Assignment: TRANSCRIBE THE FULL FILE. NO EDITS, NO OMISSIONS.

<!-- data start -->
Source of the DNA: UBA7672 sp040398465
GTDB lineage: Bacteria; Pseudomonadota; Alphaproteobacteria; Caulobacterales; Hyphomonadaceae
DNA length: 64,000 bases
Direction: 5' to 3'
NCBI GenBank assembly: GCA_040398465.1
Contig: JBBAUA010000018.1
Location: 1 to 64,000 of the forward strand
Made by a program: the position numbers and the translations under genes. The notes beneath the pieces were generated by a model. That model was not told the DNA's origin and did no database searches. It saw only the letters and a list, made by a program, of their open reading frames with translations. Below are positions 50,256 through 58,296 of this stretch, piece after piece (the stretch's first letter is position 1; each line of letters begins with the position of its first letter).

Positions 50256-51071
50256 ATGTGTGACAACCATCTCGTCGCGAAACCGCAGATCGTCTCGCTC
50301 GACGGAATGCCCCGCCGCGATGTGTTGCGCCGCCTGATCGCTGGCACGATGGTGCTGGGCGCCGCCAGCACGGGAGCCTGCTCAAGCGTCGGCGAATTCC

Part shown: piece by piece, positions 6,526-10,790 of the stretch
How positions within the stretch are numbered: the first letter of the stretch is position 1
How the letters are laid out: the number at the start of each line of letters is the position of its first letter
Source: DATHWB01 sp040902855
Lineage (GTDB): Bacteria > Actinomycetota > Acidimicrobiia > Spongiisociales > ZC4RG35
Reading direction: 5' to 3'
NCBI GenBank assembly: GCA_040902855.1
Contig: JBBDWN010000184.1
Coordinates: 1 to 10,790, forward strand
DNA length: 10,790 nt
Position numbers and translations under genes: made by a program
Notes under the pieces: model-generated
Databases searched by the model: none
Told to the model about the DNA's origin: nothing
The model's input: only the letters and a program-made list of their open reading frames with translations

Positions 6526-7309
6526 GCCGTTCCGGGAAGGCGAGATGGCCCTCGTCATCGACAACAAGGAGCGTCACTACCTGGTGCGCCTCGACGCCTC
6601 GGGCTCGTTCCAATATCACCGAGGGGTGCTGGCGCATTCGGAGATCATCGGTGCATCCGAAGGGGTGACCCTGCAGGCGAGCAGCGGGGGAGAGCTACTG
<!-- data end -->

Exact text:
Source of the DNA: UBA7672 sp040398465
GTDB lineage: Bacteria; Pseudomonadota; Alphaproteobacteria; Caulobacterales; Hyphomonadaceae
DNA length: 64,000 bases
Direction: 5' to 3'
NCBI GenBank assembly: GCA_040398465.1
Contig: JBBAUA010000018.1
Location: 1 to 64,000 of the forward strand
Made by a program: the position numbers and the translations under genes. The notes beneath the pieces were generated by a model. That model was not told the DNA's origin and did no database searches. It saw only the letters and a list, made by a program, of their open reading frames with translations. Below are positions 50,256 through 58,296 of this stretch, piece after piece (the stretch's first letter is position 1; each line of letters begins with the position of its first letter).

Positions 50256-51071
50256 ATGTGTGACAACCATCTCGTCGCGAAACCGCAGATCGTCTCGCTC
50301 GACGGAATGCCCCGCCGCGATGTGTTGCGCCGCCTGATCGCTGGCACGATGGTGCTGGGCGCCGCCAGCACGGGAGCCTGCTCAAGCGTCGGCGAATTCC

Part shown: piece by piece, positions 6,526-10,790 of the stretch
How positions within the stretch are numbered: the first letter of the stretch is position 1
How the letters are laid out: the number at the start of each line of letters is the position of its first letter
Source: DATHWB01 sp040902855
Lineage (GTDB): Bacteria > Actinomycetota > Acidimicrobiia > Spongiisociales > ZC4RG35
Reading direction: 5' to 3'
NCBI GenBank assembly: GCA_040902855.1
Contig: JBBDWN010000184.1
Coordinates: 1 to 10,790, forward strand
DNA length: 10,790 nt
Position numbers and translations under genes: made by a program
Notes under the pieces: model-generated
Databases searched by the model: none
Told to the model about the DNA's origin: nothing
The model's input: only the letters and a program-made list of their open reading frames with translations

Positions 6526-7309
6526 GCCGTTCCGGGAAGGCGAGATGGCCCTCGTCATCGACAACAAGGAGCGTCACTACCTGGTGCGCCTCGACGCCTC
6601 GGGCTCGTTCCAATATCACCGAGGGGTGCTGGCGCATTCGGAGATCATCGGTGCATCCGAAGGGGTGACCCTGCAGGCGAGCAGCGGGGGAGAGCTACTG